Hebron Presbyterian Church

Today we worshiped at Hebron Presbyterian Church, 1767 Route 30, Clinton, PA 15026, 724.899.2276, www.hebronatclinton.org, Rev. George L. Leitze, Interim Pastor.


Bob’s thoughts:

We were led again today, this time to Hebron Presbyterian Church. The church has the look of a modern building with muted blue classical stained glass in the Sanctuary. We found good but somewhat misleading signage: the restrooms are identified and signage indicating additional restrooms upstairs or down, but are single capacity.

There was a screen with announcements before the service, but it was not used at all during the service. The Prelude and music throughout was exceptional, and the anthem was very impressive. Also a good age mix to the choir, and some smiled – they loved worshiping in song.

Though the bulletin had a lot of inserts, I still thought it was easy to use. There is an atrium-type feel to the entrance, welcoming even with stairs. Some of the little things that make me smile were there – the large cross, and the Offering taken in response to the Word, and one of the warmest welcomes we have received. There was intentionality to the greetings before and after the service, even to the woman who inquired as to our lunch plans after.

They refer to themselves in the bulletin as “a lively country church.” There were a number of children in worship and I understand this was less than usual.

The sermon, “Defying Reason” was Christ in a nutshell. To come and sacrifice His life for a bunch of worthless sinners, the love story of Christ. A love that transcends reason, thanks be to God.

There are some good things at Hebron that could be great. We had the opportunity to donate to a mission to provide Pack & Play units for an East Liberty Health Care Center, and there is a good involvement with Angel Tree and a food pantry. There is also an impressive prayer ministry going on.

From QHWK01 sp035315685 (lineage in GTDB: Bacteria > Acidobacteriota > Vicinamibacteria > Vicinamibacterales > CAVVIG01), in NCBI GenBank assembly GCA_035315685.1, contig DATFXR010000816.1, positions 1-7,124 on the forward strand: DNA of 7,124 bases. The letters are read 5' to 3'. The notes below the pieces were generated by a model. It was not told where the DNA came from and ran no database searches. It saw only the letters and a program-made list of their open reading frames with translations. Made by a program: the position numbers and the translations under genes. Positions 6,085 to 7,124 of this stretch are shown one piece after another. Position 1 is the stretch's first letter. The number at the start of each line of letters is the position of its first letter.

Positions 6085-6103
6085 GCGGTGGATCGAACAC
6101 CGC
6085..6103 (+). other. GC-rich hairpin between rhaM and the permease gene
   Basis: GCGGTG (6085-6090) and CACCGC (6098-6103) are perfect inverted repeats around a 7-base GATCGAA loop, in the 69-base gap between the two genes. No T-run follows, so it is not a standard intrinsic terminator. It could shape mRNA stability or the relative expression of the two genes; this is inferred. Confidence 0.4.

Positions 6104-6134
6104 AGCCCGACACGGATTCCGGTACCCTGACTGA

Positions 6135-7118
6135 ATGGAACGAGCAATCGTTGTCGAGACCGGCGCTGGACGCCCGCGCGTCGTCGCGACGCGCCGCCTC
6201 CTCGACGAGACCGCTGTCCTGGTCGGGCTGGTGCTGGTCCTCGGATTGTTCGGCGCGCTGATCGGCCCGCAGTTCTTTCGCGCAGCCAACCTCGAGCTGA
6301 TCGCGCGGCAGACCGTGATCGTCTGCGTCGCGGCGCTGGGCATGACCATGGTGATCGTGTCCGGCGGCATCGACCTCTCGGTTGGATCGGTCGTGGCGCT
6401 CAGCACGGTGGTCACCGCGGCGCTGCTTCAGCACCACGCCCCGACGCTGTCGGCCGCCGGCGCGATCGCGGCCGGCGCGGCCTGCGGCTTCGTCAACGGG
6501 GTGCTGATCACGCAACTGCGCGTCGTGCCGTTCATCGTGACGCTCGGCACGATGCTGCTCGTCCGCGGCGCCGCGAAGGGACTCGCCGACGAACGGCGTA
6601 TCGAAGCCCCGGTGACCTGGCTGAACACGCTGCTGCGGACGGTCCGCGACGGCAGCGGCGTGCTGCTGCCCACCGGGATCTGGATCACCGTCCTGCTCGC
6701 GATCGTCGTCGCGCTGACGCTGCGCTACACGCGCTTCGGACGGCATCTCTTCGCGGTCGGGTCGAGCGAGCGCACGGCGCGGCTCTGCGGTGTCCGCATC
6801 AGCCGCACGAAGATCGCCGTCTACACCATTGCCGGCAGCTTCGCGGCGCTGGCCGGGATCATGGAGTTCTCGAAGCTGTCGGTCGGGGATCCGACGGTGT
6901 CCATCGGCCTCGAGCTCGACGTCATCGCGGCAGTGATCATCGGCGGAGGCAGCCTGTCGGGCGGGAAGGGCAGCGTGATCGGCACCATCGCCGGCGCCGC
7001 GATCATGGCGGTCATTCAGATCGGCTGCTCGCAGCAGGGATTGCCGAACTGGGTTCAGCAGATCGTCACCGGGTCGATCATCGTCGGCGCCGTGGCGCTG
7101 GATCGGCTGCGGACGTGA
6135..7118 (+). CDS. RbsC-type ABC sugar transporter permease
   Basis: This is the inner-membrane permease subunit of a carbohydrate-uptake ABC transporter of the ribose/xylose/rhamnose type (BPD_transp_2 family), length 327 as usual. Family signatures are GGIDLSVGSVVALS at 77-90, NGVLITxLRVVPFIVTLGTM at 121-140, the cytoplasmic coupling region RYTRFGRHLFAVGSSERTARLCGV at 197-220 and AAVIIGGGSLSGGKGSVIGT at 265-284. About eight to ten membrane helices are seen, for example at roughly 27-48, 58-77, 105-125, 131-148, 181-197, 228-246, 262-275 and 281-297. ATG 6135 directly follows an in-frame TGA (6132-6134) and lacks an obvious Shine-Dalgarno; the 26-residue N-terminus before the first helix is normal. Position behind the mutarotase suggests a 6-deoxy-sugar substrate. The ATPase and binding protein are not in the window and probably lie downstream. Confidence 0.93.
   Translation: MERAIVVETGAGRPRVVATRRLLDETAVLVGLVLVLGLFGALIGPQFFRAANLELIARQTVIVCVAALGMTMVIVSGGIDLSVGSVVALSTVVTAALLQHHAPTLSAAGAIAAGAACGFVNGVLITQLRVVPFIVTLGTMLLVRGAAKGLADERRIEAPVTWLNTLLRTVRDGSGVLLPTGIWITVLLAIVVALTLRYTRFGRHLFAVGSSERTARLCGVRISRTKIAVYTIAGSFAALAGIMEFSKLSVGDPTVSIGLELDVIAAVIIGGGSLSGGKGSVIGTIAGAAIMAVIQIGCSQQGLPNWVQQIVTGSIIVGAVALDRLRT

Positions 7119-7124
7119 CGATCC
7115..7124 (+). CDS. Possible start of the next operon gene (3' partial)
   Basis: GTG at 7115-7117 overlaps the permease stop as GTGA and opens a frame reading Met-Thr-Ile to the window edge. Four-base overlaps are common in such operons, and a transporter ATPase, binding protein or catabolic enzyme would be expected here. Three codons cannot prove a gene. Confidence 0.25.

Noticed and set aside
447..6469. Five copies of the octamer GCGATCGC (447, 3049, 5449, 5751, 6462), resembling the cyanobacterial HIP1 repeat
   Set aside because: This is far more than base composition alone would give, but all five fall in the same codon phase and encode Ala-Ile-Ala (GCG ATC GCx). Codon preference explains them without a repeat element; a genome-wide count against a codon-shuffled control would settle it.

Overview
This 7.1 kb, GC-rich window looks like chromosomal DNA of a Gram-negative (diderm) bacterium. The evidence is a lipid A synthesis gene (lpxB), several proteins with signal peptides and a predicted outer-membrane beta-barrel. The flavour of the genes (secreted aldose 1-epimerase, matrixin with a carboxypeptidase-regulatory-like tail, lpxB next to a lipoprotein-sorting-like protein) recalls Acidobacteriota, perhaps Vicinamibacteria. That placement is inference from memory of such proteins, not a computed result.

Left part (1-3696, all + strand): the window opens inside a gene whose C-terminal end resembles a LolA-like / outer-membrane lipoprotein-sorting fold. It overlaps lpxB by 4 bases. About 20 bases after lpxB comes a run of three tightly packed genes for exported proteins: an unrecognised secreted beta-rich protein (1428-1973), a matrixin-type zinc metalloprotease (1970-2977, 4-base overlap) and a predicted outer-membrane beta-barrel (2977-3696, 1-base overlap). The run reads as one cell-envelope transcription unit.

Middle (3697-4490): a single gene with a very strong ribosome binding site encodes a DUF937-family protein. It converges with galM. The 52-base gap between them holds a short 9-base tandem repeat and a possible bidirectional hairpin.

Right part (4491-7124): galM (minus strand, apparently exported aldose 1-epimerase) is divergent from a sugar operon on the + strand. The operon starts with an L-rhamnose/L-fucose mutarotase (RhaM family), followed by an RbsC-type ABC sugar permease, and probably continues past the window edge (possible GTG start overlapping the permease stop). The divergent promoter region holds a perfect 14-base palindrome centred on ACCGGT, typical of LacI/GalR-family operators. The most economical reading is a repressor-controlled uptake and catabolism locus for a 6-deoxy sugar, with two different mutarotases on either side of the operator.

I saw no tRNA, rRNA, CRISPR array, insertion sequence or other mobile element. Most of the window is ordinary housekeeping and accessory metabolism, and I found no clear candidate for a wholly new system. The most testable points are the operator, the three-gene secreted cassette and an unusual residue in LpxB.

From what I could discern, they are missing the amazing blessing of tithing. The opportunity is there to worship God with His tithe and your offering, and you will be overwhelmed by the blessings. You can not out-give God, but please try.


Jan’s thoughts:

Again today we ended up at a church we did not set out to attend, but I must believe we were where God wanted us nonetheless.

I was pleasantly surprised to find that the Interim Pastor at this church was a gentleman with whom I had served on Pittsburgh Presbytery’s Committee on Ministry some years ago.

This is a small-ish country church, very well maintained inside and out. Well-coordinated woodwork, delightful stained glass windows, with a different, offset Chancel, and great signage. We had no trouble finding anything here, as many of the signs stuck out from the walls. Downstairs there were signs specifically stating that the restrooms were upstairs, so someone was thinking like a visitor.

The bulletin was well laid-out and easy to read. The people were extremely friendly: easily half the congregation greeted us before and after worship, and it felt unforced and genuine. One woman noticed Bob’s Marine Corps shirt and thanked him for his service. Many people who extend gratitude to a veteran have no idea how much that means, especially to someone who served in Vietnam.

The Children’s Time brought to the front probably 15 young ones (which we were told was down from the usual 20 or more!). In talking about lighting the Advent Candle of Love this morning, this time seemed at first to morph into a Minute for Mission, but further explanation made me realize it was more of a “hands-on” lesson in the meaning of love: the congregation is collecting funds to purchase 50 Pack & Plays for children in need. I was very touched, both for the mission itself and for the lessons taught to the children in giving and loving.

The music was very well done, and it was a joy to both watch and listen to the choir’s untitled anthem. It was upbeat, and the joy was apparent.

The sermon was titled “Defying Reason” and was based on Isaiah 63:7-9 and I John 3:11-18. The moment I read the title I felt God speaking to me with the resolution to an issue with which I was dealing. And when I heard the pastor say that “love transcends reason and sense,” the resolution to my issue was clear. By the end of the service my heart echoed the pastor’s words when he prayed that God would “help us to be unreasonable.”